Impulse and Conception

The field of social sculpture relates to all those understandings, philosophies and practices that regard human beings as self-determining ‘freedom beings’ and not as slaves of destiny, genetic mechanisms, or cogs in a social machine.

This in turn implies that we are response-able and that we have work to do. And it emphasises that social sculpture involves shaping coherent and enlivened ways of being in the world that do not thoughtlessly exploit and damage all life forms.

In the early 1970s Joseph Beuys coined the phrase ‘social sculpture’ to describe ‘an expanded conception of art’ in which every human being – in their inherent creativity – is potentially an artist. By artist we can understand artist-sculptor of one’s own life, which includes one’s values, attitudes and ways of thinking, as well as the artist-sculptor of appropriate forms and conditions, in which every person has the opportunity to become this kind of social artist!


Given that we are certainly also shaped and affected by the conditions in which we live, where this freedom lies, how it comes about and how it is realised, are key questions and explorations in the field of social sculpture. They are explored in our writing, exchanges, projects and actions.

But we can also get a sense of this freedom if we connect what is going on ‘out there’ and ‘in here’… if we connect the crises and challenges we face with the inner perspectives, values and habits that create them. This will confirm how non-material forces and forms – like values, attitudes and decisions – have shaped the world as it is.

In recognising this we also see that ‘another world is possible’, no matter how huge the tasks, and that we can and must become creative ecological citizens.


All the different manifestations of social sculpture share a commitment to the exploration and practice of freedom. But they also recognise that we are not here alone: that social sculpture is not only about the freedom of the individual human being. There are billions of human beings as well as the other-than-human beings, often exploited and grossly undermined.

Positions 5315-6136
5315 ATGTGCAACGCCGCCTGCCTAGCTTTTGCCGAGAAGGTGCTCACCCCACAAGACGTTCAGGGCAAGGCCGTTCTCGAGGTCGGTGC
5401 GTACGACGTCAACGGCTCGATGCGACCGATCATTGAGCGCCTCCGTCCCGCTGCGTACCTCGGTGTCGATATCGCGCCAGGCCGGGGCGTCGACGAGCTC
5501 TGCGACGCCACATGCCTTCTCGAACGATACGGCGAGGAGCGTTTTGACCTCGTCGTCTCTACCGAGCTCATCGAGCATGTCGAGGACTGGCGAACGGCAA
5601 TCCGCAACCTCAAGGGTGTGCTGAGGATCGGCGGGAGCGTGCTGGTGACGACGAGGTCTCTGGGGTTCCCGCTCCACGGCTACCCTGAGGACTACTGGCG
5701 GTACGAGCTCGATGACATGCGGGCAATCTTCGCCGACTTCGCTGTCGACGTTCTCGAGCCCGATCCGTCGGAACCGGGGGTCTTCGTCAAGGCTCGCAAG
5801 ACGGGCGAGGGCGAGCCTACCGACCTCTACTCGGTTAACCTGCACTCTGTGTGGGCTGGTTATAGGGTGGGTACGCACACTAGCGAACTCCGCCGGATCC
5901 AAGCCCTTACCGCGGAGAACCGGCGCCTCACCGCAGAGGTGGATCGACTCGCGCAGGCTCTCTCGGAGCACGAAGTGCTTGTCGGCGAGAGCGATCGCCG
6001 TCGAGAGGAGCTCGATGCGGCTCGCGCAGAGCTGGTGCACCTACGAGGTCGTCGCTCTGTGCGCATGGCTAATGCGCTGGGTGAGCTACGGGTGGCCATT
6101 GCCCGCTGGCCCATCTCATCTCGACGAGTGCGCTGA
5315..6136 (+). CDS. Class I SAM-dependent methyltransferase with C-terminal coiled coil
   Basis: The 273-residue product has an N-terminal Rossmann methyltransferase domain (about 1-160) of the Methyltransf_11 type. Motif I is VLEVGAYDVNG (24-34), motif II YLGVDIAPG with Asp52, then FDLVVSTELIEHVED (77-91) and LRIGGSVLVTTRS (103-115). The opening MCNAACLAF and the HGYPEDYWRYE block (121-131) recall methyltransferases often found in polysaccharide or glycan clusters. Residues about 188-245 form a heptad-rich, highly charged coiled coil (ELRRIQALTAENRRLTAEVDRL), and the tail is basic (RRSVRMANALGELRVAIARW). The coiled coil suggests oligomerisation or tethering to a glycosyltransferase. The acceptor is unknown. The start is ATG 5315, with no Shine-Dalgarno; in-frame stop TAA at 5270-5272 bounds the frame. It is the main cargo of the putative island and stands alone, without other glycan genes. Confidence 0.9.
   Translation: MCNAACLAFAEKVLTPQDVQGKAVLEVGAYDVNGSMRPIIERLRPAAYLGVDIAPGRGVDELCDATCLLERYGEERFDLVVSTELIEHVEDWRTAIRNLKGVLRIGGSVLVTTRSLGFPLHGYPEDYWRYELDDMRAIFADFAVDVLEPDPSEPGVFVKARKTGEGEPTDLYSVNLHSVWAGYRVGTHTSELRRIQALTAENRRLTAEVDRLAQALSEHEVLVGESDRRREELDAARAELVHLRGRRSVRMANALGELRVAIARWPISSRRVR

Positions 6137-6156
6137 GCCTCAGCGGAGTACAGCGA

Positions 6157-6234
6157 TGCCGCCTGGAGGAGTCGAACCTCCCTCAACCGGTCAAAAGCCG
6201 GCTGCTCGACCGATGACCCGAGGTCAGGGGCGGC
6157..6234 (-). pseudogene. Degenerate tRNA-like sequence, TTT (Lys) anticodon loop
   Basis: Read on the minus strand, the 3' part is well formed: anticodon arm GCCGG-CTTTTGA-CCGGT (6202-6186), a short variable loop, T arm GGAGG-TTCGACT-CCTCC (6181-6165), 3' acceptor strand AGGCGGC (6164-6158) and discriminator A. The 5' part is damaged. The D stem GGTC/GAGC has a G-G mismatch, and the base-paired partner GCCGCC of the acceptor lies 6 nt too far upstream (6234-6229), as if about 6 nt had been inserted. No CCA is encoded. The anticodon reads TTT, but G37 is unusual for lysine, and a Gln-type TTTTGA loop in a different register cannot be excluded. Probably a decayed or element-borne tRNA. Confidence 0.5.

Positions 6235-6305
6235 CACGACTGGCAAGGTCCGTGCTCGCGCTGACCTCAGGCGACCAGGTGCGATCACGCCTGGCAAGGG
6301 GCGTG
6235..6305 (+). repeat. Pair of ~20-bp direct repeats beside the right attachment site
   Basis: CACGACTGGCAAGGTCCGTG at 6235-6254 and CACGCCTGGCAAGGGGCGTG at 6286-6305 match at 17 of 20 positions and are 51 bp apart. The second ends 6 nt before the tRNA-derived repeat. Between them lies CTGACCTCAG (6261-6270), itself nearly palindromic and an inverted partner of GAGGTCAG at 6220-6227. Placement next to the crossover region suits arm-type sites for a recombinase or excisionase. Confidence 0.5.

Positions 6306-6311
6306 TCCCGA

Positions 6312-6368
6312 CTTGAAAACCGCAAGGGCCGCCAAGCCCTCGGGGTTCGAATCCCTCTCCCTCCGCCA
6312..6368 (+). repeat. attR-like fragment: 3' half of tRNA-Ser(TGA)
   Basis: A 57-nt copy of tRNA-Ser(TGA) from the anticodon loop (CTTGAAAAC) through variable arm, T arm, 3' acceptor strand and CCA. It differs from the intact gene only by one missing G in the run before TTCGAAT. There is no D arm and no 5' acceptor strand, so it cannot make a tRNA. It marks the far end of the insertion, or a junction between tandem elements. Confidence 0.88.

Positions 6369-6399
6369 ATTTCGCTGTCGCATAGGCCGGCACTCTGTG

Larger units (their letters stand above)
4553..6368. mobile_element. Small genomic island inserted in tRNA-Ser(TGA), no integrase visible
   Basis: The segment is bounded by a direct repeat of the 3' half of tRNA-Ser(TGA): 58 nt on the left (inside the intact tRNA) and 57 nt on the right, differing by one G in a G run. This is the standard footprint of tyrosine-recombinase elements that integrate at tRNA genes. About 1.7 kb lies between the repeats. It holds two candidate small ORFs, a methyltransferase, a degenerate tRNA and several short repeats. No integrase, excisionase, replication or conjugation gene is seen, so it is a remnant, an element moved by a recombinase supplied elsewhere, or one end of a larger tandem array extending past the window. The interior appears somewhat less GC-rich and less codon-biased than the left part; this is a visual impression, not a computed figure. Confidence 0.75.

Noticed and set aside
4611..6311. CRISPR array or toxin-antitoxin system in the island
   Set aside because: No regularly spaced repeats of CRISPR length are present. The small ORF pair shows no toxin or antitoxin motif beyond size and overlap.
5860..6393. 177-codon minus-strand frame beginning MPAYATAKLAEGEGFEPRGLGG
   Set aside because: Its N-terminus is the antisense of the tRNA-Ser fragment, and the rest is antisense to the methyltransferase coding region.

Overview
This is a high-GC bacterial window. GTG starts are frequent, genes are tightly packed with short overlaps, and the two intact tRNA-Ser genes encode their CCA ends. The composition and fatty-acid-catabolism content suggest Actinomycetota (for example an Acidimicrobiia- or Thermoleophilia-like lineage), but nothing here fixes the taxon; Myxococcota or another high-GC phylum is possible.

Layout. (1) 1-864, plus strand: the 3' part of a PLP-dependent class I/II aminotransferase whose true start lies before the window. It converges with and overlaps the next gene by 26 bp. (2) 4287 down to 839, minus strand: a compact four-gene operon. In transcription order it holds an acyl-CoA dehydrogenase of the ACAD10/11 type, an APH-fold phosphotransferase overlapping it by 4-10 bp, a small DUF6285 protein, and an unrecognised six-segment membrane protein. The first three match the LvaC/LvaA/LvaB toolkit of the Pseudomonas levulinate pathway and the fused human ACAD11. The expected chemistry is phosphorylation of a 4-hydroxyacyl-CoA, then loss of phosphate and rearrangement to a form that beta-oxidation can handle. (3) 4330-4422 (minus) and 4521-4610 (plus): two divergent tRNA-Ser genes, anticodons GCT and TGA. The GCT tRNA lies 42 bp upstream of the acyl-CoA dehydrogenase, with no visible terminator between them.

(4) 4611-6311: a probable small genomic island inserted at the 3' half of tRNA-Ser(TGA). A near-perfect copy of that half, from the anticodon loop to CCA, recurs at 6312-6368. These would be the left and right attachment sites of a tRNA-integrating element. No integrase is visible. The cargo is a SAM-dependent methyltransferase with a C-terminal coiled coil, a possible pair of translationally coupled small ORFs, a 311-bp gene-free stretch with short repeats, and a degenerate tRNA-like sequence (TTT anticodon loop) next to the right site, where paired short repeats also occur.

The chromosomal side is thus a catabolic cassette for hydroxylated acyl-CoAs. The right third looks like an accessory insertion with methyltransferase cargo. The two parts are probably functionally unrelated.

And so, an equally important aspect of social sculpture has to do with exploring the relationship of the individual to the collective, and of human beings to the other-than-human world. We need processes and forums to shape new forms of community that do not negate but depend on response-able individuals; we need new understandings of what ‘progress’ might mean to shape a non-exploitative relationship to the other life forms.

This impulse is clear in the projects mobilising for Direct Democracy, in the Basic Income movement and in arenas like Earth Forum or University of the Trees, for re-schooling the senses, and for re-thinking how we live in the world. All are informed by an understanding of the intimate and necessary connection between freedom and responsibility.

All are informed by an understanding of the role of imagination to mobilise us internally, and how essential this is if the necessary mass mobilisations of people are to take place: for direct democracy, for new economic forms, for 100% renewable energy and for education and cultural forms that engender insight, wellbeing, creative agency and care.